Oral Hygiene

Avoid brushing the grafted area directly for the first few days to avoid disrupting the healing process.

Your dentist may advise using an antibacterial mouthwash or a specific brushing technique to clean the area without damaging it. Continue brushing and flossing your other teeth, carefully avoiding the operated area.

The cost of a gum graft

Periodontal surgery
– Flap surgery (per quadrant) 325 €
– Flap surgery with bone graft (per quadrant) 325 €
– Guided tissue regeneration (GTR) (per tooth) 120 €
– Crown lengthening (per tooth) 35 €
Gingival grafts
– Free gingival graft (per site) 750 €
– Connective tissue gingival graft (per site) 750 €

Why carry out a gum graft in Turkey?

Turkey is a destination of choice for dental treatment, particularly gum grafts. Here are the main reasons why:

  • Quality dental clinics: state-of-the-art equipment, advanced technologies and dentists trained to international standards.
  • Competitive rates: more affordable than in Europe or North America, without compromising the quality of care.
  • All-inclusive packages: treatment, accommodation and sometimes transport and translation included, for a stress-free experience.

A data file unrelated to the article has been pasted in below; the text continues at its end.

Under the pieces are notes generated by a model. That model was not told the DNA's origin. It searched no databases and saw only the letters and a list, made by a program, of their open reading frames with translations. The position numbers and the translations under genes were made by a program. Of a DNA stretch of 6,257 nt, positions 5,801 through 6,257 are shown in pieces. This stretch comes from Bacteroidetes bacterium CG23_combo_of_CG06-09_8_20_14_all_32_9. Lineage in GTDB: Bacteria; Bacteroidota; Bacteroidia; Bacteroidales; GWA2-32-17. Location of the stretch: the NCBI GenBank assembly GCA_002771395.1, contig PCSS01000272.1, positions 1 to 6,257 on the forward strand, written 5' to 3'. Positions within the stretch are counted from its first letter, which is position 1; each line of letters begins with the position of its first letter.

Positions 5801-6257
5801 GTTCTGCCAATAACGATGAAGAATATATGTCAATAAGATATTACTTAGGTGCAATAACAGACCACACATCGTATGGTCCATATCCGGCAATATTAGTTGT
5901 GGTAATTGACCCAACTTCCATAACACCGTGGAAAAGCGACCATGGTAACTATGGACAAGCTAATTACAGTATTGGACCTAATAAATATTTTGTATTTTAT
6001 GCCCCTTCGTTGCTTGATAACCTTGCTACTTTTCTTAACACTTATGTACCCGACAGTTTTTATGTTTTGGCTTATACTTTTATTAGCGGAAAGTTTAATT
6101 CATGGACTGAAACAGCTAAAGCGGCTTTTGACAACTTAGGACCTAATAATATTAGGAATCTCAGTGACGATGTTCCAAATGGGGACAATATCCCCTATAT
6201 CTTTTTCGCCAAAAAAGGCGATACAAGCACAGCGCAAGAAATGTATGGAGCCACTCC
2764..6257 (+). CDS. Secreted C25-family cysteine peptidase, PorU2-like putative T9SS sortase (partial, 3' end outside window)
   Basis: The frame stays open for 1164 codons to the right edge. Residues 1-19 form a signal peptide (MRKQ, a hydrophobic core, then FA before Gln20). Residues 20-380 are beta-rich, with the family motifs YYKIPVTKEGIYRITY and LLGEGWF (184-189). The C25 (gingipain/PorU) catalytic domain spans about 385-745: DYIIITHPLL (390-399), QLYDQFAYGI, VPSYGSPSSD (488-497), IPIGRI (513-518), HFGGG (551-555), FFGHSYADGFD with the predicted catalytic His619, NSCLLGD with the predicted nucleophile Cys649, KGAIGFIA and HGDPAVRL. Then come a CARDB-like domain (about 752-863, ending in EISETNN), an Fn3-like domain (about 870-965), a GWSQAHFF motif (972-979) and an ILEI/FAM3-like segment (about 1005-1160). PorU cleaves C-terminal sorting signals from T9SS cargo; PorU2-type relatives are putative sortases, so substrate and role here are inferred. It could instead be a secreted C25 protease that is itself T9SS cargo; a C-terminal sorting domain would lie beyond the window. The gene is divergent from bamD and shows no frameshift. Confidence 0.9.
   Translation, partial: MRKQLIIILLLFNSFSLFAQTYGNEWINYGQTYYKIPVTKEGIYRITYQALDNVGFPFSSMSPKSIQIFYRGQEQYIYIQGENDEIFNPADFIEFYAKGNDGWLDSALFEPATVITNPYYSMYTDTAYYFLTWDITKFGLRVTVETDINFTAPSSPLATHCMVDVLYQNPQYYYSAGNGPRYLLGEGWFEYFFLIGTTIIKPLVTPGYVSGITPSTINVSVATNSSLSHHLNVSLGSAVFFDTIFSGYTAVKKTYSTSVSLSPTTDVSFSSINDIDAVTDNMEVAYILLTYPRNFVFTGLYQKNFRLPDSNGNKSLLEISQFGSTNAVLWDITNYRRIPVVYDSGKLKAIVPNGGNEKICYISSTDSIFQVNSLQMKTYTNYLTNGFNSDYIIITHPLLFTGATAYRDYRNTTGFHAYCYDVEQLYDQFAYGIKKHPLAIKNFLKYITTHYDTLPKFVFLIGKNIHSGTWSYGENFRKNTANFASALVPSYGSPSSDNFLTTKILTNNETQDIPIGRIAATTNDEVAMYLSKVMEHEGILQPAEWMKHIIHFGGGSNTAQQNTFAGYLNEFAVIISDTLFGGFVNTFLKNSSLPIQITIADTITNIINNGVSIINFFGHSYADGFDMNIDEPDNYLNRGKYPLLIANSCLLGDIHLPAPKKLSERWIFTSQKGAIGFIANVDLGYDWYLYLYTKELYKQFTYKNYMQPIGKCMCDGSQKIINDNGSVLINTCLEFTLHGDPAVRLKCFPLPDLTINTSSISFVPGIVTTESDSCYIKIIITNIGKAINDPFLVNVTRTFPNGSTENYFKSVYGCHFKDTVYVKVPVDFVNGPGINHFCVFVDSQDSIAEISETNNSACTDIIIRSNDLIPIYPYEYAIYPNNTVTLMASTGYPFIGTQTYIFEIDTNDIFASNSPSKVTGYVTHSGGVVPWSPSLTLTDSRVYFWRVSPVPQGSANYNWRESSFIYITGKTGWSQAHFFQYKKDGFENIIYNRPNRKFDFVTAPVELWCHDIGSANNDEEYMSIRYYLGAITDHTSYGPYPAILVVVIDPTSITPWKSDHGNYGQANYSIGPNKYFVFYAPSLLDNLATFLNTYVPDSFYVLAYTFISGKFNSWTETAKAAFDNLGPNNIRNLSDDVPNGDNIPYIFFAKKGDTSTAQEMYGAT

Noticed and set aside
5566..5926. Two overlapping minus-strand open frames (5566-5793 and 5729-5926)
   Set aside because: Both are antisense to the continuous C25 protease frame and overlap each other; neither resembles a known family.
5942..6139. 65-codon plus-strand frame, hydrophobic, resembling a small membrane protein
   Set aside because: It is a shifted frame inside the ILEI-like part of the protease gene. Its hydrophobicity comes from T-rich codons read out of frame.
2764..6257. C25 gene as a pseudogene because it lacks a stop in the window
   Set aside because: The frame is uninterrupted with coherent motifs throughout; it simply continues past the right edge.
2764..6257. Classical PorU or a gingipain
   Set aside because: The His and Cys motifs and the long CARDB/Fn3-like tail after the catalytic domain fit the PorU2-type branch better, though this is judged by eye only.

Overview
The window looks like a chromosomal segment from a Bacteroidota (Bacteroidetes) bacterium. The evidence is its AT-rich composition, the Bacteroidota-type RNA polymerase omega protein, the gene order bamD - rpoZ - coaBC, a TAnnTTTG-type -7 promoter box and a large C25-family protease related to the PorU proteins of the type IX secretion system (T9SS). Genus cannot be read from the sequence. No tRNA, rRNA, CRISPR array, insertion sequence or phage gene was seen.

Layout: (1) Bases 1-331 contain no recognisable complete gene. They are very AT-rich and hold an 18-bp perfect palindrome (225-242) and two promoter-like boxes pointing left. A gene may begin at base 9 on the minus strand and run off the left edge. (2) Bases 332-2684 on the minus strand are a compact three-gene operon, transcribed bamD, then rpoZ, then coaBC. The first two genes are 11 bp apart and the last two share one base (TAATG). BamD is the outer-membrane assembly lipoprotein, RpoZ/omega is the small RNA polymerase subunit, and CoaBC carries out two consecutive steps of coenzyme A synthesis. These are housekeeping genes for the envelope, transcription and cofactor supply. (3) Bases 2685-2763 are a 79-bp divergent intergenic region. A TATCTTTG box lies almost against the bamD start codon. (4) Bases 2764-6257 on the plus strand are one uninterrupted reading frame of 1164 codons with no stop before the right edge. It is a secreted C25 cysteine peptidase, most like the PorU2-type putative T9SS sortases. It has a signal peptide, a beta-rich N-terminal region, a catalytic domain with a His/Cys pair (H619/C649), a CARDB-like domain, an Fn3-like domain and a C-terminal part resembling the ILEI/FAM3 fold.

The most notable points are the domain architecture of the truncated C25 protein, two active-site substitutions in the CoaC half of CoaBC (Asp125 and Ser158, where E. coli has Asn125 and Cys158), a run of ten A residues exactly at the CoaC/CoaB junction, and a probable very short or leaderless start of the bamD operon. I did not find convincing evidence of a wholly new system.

When you choose Turkey for your gum graft, you benefit from high-quality care at an attractive price and comprehensive treatment.

Sources :

Jati, A. S., Furquim, L. Z., & Consolaro, A. (2016). Gingival recession: its causes and types, and the importance of orthodontic treatment. Dental press journal of orthodontics, 21(3), 18–29.

Liñares, A., Rubinos, A., Puñal, A., Muñoz, F., & Blanco, J. (2022). Regeneration of keratinized tissue around teeth and implants following coronal repositioning of alveolar mucosa with and without a connective tissue graft: An experimental study in dogs: Fifty years after Karring’s landmark study: Fifty years after Karring’s 71 landmark study. Journal of clinical periodontology, 49(11), 1133–1144.

Rokaya, D., Srimaneepong, V., Wisitrasameewon, W., Humagain, M., & Thunyakitpisal, P. (2020). Peri-implantitis Update: Risk Indicators, Diagnosis, and Treatment. European journal of dentistry, 14(4), 672–682.